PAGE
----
People are not allowed to eat food items depending on their clans. Angom clan must not eat Mairen Angouba (white pumpkin), Mangang clan should get rid of Ngaril (a fish that look like an eel). If these are taken, it would cause allergy, immune or loss of teeth, etc.

Yuhar haba (Earthquake) is believed as the mark of punishment by God for indignation toward mankind. During the shaking of the earth, men or women, old or young will utter the word “chak -nga” (Rice-fish) which means that everything except food (rice and fish) may be destroyed, indicating the basic need of man as food.

Potsem Jadoo (Black Art) is one of the black arts practiced in Manipur. It is based mainly on common beliefs. The person who is willing to hurt an enemy makes an effigy out of wax, adds a few more ingredients, and recites mantras (hymns). Someone may adopt a different system. The enemy comes under the spell of black art and is easily controllable. This is done with the help of goblins, ghosts, or spirits. Sometimes, this system is also adopted by maiba (local physician) to treat or cure physical or mental ailments. Hingchabi changba (in which a person is possessed by evil spirits) is also cured by a process of lai khurumba ( a pujah), whereby the maiba tried to please the evil spirits.

The Meetei cannot wholly abandon the age-old belief, which somebody may call even superstition. Even today, by the process of Nong Kouba (invitation of rain), heavy rain can be caused. Nong kouba ceremony is to invite rain and is performed when there is a scarcity of rain or drought occurs. People will sing together loudly a particular hymn in rhythm.

In ancient days, if a man takes an oath by the name of a deity, it cannot be left unfulfilled. Such unfulfilled oaths are regarded as washak namungba (breaking of oaths). Meeteis are very much afraid of the effects which may follow after breaking the oath.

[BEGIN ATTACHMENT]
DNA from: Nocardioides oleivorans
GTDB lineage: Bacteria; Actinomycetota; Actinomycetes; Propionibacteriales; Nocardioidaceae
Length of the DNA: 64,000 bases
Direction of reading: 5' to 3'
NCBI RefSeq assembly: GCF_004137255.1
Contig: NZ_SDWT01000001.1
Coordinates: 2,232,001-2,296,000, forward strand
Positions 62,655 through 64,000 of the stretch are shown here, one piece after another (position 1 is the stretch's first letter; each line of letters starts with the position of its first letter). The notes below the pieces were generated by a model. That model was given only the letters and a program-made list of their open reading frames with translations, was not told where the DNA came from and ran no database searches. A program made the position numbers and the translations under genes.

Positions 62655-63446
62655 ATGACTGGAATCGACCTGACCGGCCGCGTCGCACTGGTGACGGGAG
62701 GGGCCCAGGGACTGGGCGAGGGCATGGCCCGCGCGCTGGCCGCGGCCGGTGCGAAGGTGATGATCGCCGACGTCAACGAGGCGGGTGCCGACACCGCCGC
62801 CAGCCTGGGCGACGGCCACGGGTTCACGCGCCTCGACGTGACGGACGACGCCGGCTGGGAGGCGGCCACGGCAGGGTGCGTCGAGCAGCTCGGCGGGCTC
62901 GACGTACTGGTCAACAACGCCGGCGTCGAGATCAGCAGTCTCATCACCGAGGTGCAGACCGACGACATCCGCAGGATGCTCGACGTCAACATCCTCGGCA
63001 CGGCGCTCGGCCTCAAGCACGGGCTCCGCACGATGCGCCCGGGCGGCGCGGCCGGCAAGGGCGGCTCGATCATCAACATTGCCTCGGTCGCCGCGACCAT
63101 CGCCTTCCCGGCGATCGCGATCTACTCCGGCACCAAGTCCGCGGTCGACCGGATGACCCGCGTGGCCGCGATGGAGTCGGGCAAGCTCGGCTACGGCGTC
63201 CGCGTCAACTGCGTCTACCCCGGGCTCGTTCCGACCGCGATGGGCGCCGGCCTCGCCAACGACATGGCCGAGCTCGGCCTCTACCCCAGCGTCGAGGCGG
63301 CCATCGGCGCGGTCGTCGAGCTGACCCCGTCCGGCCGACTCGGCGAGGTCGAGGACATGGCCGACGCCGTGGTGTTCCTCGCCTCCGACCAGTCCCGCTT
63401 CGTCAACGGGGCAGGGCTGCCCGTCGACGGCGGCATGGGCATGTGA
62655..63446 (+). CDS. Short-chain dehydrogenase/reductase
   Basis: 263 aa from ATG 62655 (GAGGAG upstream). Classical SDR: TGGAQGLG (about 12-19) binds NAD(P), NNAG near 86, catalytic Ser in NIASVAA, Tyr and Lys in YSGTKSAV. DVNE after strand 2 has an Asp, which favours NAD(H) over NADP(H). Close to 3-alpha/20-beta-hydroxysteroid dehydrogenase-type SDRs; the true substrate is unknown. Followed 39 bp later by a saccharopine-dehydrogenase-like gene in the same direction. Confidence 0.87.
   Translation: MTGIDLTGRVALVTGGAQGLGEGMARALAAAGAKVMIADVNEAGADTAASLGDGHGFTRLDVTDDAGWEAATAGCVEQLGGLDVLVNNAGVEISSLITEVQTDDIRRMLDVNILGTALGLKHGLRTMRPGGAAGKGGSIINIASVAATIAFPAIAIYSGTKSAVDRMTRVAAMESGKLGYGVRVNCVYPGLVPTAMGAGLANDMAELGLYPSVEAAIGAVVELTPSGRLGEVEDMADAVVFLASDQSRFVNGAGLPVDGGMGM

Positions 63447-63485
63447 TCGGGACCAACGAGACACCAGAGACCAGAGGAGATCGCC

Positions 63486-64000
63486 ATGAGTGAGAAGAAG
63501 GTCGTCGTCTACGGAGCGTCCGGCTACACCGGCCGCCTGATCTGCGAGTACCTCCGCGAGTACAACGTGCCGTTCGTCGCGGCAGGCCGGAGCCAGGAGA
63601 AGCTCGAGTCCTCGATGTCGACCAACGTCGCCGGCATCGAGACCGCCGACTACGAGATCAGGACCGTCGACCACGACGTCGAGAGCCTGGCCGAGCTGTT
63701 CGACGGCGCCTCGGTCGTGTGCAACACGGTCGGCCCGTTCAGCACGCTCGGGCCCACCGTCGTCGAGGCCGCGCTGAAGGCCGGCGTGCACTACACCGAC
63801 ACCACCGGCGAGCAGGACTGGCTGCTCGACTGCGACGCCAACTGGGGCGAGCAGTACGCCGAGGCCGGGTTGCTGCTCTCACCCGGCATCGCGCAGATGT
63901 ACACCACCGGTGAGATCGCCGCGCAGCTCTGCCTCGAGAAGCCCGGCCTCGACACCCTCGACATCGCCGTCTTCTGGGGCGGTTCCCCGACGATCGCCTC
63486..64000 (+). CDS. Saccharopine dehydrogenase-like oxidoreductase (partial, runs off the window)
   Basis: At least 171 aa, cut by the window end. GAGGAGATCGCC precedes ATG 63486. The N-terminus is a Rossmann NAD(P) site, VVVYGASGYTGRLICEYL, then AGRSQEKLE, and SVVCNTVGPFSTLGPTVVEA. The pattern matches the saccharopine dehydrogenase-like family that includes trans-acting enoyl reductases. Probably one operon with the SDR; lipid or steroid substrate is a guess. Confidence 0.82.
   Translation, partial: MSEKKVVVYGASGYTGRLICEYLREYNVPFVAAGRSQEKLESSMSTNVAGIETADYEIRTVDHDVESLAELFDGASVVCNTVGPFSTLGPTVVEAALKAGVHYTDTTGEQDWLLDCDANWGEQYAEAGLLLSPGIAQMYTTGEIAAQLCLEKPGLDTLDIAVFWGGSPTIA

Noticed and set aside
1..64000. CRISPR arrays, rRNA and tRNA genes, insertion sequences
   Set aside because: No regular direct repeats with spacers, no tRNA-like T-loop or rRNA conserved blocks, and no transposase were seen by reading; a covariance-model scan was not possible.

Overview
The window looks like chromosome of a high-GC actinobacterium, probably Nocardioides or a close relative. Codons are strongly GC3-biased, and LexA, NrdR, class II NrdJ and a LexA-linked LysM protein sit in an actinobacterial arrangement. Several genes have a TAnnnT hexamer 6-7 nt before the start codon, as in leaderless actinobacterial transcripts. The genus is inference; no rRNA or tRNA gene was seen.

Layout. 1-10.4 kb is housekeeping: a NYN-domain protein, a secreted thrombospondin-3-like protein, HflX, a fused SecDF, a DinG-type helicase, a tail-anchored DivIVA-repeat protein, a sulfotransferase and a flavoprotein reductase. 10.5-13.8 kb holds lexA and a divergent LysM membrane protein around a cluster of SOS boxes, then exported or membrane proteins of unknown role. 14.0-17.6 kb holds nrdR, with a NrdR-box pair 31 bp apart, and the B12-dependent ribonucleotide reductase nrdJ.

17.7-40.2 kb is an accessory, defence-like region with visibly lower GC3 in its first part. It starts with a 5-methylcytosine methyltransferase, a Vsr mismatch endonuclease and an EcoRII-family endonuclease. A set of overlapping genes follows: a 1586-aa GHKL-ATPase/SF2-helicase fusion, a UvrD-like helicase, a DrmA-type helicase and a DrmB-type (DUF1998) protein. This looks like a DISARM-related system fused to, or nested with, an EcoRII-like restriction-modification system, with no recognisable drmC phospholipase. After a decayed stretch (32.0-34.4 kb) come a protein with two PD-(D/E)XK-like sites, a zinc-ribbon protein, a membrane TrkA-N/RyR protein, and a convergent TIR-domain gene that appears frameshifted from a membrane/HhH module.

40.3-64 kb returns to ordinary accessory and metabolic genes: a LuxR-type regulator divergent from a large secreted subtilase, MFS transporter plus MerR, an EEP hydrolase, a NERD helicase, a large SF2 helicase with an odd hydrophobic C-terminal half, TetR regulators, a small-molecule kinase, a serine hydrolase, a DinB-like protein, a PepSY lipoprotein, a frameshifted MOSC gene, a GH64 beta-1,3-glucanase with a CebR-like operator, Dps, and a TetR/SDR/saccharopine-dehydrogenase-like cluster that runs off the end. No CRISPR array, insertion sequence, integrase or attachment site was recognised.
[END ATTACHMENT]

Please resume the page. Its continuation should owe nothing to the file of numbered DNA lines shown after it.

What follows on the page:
After returning from a long journey, a person has to expose to fire, scattering rice before him. Throwing cut nails freely in the open is prohibited. It should be kept underground, lest the pieces of nails may be taken away by birds. Meetei believed that a bird-like owl might take these nails to the Lord of Death and the person may die.

People would show regret by touching their forehead with their hands after touching the other person who they have accidentally touched with their feet. One must take off shoes before entering the house of another person. While having meals outside the house, some food must be offered on a piece of leave, which is for the demigods around us.

Taboos in Manipur
Catching Eel (Ngaprum) on the first and last Saturday of Lamta lunar month of the Meetei.

It is customary for every Meetei to catch an eel on the First and Last Saturday of the Lamta month ( Which falls on February-March). We called it Ngaprum Machum lujaba. The eels are put in the bathing bucket and the water is used while bathing. It symbolizes that like the slippery eels, we escape from the jaw of death.

The Meeteis are restricted to cutting bamboo on Tuesday, Thursday and Saturday. Similarly, cutting of hair and nails are also not allowed on the above three days of the week as well as on the particular days a person is born.

At the time of going out for some mission or work, the words “Ei Chatle” (I am going) are not used. Instead, “Ei Chatlukhige” is used. Ei Chatle means left for heavenly abode (death). At the time, when a man sets out from his home for a journey, the pronunciation of the word “Houdong” (cat) is prohibited and considered a bad omen. One should use Yumleima (the lady of the family) instead. Words like Kei (tiger) are taboo at night. Mistakenly if people used it, they feared a tiger coming out from the jungles. Therefore, they used “Ibudhou” (grandfather) to mean tiger during the night.

These are a few examples of taboos in Manipur, especially among the Meetei tribes. Thus, the horizon of human language is broadening day by day on the impact of taboos. In the process of seeking words or phrases to denote the tabooed words, many new words are phrases are invented. Unpleasant slang words are substituted by new and beautiful words. Consequently, a good supply of new words or phrases to the rich literary wealth of our society can be seen today.

(C) Naorem Mohen

The Writer can be reached at Twitter @laimacha